Wednesday, December 12, 2018
The Profile

“Call Me By Your Name” Explores the Rarest Type of Love

Isabella Barbuto

Staff Writer

“Call Me By Your Name” is a film directed by Luca Guadagnino adapted from André Aciman’s novel about love, but not just simply love–the purest, warmest, rarest love that stems from deep care and consideration from both people involved.

The film takes place in the summer of 1983 in Lombardy, Italy. It focuses mostly on the relationship between main characters Elio and Oliver. Elio, (played by Timothée Chalamet, Lady Bird) is a seventeen year old, music–transcribing, book–reading boy of Italian-American descent and Oliver, (played by Armie Hammer, The Social Network) a twenty-four year old, handsome, charming, graduate research assistant staying with the family for the summer.

“Call me by your name and I’ll call you by mine,” is one of the numerous lines in the film that make the audience truly reflect and think about love in different contexts. The two different types of love in this film are romantic and familial love. The importance of this line is clear because of the title of the film, but it also is deeper than what is seen on the surface: it is about practising self-love and the sentiment to not be afraid or ashamed of who you are. Calling someone else by your own name is a specified, intimate way of communication in this story and it speaks loudly.

The setting of the movie is incredibly beautiful–full of biking paths and cobblestone streets, rolling green hills and clear water to swim in, making the experience of seeing the movie the most calming to watch because of the aesthetic value of the scenery and landscapes.

The story begins with Oliver showing up at the family’s home in Lombardy in the beginning of summer. The house is an old, worn villa with ivy running up and down its outside, an enormous amount of light, and bookshelves lining the walls. Oliver is staying for six weeks, using Elio’s room to sleep in and, in the beginning, Elio is dreading the length of time he won’t be in his own bedroom because of a twenty-four year old man who says goodbye with the phrase, “Later,” initially annoying everyone in the house.

As the film progresses, Elio begins to feel strangely about his feelings toward Oliver. There is an apparent age gap between both Elio and Oliver, one being a gawky teen and the other being an older, handsome, charming American; it is not recognized or discussed at all throughout the film. Elio was not expecting his summer of 1983 to go as it did, for he had the most beautiful “more than a friendship” with Oliver.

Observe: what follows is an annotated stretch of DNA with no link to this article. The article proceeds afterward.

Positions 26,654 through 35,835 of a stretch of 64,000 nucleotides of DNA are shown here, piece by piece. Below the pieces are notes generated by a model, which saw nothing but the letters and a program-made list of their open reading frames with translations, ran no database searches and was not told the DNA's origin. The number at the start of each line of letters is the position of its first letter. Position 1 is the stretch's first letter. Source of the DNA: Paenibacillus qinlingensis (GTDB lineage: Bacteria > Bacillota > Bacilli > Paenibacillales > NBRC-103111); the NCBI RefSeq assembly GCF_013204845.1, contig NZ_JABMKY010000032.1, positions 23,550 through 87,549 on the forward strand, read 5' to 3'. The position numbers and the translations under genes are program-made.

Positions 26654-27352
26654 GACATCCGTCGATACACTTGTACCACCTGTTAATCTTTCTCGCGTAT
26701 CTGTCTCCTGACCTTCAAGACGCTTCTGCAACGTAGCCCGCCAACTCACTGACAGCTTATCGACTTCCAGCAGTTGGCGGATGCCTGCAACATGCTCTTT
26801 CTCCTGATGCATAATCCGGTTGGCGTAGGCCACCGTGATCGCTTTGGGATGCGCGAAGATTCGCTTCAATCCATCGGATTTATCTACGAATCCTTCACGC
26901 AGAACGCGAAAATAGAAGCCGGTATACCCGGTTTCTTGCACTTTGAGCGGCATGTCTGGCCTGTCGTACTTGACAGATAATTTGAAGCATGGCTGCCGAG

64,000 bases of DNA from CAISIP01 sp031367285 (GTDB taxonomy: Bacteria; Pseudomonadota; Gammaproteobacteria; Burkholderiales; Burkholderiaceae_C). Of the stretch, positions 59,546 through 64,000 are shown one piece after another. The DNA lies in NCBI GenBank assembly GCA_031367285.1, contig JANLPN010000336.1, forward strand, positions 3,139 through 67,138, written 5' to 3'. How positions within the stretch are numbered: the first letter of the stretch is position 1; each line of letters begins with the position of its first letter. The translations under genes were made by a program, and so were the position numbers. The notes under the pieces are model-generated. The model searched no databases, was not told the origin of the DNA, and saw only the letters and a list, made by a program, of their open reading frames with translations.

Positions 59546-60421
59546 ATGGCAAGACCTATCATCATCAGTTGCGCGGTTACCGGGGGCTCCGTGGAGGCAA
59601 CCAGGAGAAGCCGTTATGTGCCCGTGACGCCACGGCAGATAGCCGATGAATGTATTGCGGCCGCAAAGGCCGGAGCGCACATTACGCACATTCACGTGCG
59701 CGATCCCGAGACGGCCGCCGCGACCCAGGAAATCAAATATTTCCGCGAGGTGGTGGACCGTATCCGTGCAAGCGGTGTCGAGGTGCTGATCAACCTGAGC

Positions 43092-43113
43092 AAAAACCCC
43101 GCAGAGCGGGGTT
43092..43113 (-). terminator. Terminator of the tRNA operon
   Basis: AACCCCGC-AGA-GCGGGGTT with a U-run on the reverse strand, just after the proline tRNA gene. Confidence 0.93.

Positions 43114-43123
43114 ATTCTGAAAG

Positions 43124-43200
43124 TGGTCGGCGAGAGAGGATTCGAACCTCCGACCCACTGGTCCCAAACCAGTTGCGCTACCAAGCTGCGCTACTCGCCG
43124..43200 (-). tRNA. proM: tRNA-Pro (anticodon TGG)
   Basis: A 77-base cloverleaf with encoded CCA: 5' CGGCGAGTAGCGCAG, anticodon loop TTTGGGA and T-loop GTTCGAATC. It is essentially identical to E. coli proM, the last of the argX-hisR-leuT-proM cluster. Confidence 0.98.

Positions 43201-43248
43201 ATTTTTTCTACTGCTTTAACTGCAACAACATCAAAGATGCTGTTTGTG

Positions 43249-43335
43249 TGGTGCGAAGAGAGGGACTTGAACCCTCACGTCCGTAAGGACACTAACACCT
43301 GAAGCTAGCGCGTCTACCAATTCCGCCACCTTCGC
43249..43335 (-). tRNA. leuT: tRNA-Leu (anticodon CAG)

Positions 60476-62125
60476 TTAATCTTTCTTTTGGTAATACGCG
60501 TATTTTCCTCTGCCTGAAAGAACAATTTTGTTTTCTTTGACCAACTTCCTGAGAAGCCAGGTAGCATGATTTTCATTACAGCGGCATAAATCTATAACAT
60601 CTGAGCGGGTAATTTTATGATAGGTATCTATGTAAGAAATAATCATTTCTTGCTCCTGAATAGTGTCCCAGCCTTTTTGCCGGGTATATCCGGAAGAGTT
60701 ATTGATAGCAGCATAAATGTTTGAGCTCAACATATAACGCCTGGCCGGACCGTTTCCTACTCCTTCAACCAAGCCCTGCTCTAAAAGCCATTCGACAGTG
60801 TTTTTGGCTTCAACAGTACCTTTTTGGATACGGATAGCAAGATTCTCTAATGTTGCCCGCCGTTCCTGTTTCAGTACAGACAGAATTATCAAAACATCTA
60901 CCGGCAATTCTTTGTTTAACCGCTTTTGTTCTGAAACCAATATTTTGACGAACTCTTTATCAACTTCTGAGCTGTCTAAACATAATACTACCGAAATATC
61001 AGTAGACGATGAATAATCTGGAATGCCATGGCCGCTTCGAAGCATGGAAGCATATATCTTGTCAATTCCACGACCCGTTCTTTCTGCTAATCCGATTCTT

Throughout the film, there are constant warm tones shaping the story. It might be because Italian culture is one of physical expressiveness, but almost every scene includes an embrace.  In the first scene when Oliver arrives, Elio flies downstairs as soon as his father calls him with not a moment of hesitance. He then quickly, but lovingly hugs and kisses his mother. The amount of love (not always romantic) in this film is truly fascinating. The love and completely undying support that Elio’s parents have for him is beautiful. “We rip out so much of ourselves to be cured of things faster than we should that we go bankrupt by the age of thirty and have less to offer each time we start with someone new.” Elio’s father says this to him when he needs it most and it is such an inspiring quote, leaving the audience thinking about how imperative it is to feel.

What was most impressive in this film was the lack of a discussion of sexuality. While sexuality is something to be discussed and spoken about freely, it is also okay to not discuss it explicitly and to just be who you are. Elio’s parents being so completely accepting of him was surprising and was something that I had not seen extensively in contemporary movies. His sexuality was not explicitly discussed, but it wasn’t ignored either. His father brings him great insight with “nature has cunning ways of finding our weakest spots,”and a deep discussion of feelings and how important it is to let yourself feel is touched upon, which is another surprising discussion I had never seen before.  

“Call Me By Your Name” conveys all beautiful things, and will probably pull at your heartstrings, make you laugh, draw you in to listen and, perhaps, help reevaluate the way you feel about love. It is a must see.

“Call Me By Your Name” was released Jan. 19, 2018 and is still in theaters. It was nominated for Best Motion Picture in the Drama category of the Golden Globes and is also nominated for an Academy Award for Best Picture.

The poster of “Call Me By Your Name” depicts the closeness between the two main characters. Promotional photo courtesy of Sony Pictures.

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